I started working with @dgmcgillivray who recognised the value of digital and got me to work on projects (like #citizenrelay) that have shaped my career as it stands now- and got me paid (who later became my PhD supervisor and who got me over the line in the end and for that I credit a lot for) and Prof Gayle McPherson (@gmp01) who has kept me on the straight and narrow when I’ve literally wanted to throw it all away for an easier life.

Completing the #citizenrelay training tour in Edinburgh May 2012

So, ahh — things were going well. And then one day they were. I moved back to Glasgow suddenly in 2012. I was depressed. I was burnt out. I was exhausted. I checked into the Euro hostel for 5 days before anybody knew I was in Scotland. I was writing weird shit on the walls and eating tiny packets of cereal from the buffet. I remember wrapping myself in a duvet and sleeping in the bath so I didn’t need to look at the window. But I was functIoning at work. And I was on social media business as usual. It was crazy. The black dog is always nipping at me. I feel like it’s a constantly companion that’s looking to wipe out everything I have. In October 2012, I publicly gave up the PhD. I know what’s I’m like when I’m manic. I’m passionate. I’m infuriating. I’m a dafty. But I was skint, and I was tired and I was fed up always having to fight for it when it wasn’t moving anywhere.

Instead, I’d stay out all night with new friends and I’m “on a mission.” But nothing prepared me for when I wouldn’t feel anything. There was a period of time when I was booked to speak at events during London 2012 and I see myself in photos but I remember not feeling anything. Nothing. Like you could have stuck a needle through me and I wouldn’t have felt a thing.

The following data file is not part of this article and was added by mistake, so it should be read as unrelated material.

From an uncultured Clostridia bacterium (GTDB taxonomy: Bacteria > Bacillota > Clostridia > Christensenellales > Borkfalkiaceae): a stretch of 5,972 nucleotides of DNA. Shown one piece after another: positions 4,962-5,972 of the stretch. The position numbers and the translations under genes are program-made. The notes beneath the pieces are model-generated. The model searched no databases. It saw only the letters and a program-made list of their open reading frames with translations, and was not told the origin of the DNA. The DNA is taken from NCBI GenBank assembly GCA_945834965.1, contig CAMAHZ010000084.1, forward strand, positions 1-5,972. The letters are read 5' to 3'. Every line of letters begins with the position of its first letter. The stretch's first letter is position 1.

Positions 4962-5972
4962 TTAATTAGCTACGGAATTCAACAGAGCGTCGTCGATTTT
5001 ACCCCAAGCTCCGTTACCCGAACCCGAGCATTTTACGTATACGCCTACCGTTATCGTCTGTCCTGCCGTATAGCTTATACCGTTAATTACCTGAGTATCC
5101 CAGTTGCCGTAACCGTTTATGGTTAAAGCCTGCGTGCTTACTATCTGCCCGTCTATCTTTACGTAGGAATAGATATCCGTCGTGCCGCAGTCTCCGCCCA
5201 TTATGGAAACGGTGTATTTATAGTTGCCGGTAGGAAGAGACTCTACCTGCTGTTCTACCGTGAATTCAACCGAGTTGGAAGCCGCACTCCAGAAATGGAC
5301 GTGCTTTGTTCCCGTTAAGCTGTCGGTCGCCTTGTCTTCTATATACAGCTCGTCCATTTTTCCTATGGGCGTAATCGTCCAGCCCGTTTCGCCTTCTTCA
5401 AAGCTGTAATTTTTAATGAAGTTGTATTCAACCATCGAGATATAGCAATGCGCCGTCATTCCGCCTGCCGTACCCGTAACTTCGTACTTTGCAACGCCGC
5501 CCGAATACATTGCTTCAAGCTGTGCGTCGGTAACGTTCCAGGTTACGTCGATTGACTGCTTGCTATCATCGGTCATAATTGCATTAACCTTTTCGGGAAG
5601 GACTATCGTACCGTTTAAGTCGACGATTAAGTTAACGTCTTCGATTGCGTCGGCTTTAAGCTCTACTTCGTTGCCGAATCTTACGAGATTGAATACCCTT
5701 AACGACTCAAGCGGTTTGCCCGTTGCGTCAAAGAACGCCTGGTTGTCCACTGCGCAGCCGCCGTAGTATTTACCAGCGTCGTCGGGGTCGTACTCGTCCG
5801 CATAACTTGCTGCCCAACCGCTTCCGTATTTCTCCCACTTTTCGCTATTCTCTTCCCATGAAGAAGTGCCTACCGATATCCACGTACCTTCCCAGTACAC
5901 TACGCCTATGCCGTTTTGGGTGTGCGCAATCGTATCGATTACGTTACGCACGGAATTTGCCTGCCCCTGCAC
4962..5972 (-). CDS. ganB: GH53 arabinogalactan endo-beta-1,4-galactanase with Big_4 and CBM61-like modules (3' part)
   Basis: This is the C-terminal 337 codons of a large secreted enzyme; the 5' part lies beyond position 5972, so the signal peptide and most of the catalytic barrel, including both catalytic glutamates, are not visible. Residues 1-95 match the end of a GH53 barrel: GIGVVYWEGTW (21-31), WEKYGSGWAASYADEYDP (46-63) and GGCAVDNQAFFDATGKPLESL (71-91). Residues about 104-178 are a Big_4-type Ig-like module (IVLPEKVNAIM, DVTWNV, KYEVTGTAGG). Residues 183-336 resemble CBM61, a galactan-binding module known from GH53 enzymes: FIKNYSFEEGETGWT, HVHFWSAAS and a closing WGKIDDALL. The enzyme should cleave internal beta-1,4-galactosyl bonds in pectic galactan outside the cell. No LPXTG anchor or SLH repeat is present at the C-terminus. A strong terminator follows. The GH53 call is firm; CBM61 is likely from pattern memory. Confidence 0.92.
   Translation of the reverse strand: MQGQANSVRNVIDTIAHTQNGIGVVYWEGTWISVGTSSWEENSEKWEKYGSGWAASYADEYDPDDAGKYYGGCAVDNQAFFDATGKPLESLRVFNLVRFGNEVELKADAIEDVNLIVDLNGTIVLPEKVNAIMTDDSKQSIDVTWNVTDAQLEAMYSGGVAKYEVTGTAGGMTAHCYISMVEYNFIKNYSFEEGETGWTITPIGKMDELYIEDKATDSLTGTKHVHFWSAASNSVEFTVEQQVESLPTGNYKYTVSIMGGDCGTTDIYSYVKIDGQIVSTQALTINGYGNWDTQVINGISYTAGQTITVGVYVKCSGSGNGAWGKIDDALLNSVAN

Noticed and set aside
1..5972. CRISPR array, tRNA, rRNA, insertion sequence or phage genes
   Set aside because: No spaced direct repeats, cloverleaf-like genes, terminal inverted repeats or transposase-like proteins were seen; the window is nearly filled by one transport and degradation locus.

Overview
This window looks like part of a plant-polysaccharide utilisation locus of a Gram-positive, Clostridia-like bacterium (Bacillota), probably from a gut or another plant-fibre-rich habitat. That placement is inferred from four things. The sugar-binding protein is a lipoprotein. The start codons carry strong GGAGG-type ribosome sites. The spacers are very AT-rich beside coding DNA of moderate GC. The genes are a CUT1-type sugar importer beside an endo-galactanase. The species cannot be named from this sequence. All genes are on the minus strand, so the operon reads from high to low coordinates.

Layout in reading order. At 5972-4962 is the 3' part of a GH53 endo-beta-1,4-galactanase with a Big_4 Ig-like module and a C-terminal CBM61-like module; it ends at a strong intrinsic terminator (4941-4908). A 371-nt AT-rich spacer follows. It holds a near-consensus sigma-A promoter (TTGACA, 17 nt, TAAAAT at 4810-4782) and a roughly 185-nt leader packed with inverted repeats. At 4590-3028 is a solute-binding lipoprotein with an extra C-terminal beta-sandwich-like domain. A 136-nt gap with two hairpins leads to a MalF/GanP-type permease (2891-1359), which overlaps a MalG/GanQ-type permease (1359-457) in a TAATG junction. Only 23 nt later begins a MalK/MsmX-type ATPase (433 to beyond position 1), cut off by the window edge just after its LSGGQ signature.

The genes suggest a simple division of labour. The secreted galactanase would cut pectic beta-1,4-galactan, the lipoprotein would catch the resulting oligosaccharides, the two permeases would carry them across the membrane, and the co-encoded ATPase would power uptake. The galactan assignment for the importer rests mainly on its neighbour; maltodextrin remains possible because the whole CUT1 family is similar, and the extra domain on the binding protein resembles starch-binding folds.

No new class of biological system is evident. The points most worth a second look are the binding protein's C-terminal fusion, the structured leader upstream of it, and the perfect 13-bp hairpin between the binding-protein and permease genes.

I definitely didn’t feel anything in this photo. I’d just spoke at the University of London — felt like I was in somebody else’s body (October 2012)

Mania and anxiety is a constant for me, and in some ways it’s my reluctance of being an extrovert that I believe makes me good at what I do. I can switch on a performance and I get my energy from other people. But sometimes I feel like I’m too much. And work was both what was my entire identity and everything I thought I hated about myself (reluctant extrovert), and then there really was nothing.When October 2012 came around, I have never felt a depression like I did like that. I felt nothing. And nothing feels like looking at yourself like you are another person. It’s hoovering drugs up your nose when you never though you would and getting on a sleeper train to London out your bin because you can’t remember when you were last happy and being a little high or adrenaline from doing things that you shouldn’t is close to that. I wasn’t getting the feelings I used to get from speaking or speaking to people. I look at Instagram and I was shell.

So, I spent 5 years in Glasgow. It was an accident. It felt normal because I’d lived there before. But it stunted me. Like I hit pause on my passion or who I was. And it was ok. I had a life. I met somebody who I loved. I had friends. I had jobs that paid the bills. But I also had lost control of my boundaries. With people. With my own self esteem. And when I decided to go back to give the PhD another go, it took my parents to sit me and my bf down and say that they’d help me with money to get it done.

My dad took control of the business. I quit my job that I hated and focused on self-employed work. My mum knew if I didn’t do this I would go crazy. My bf said he’d support me.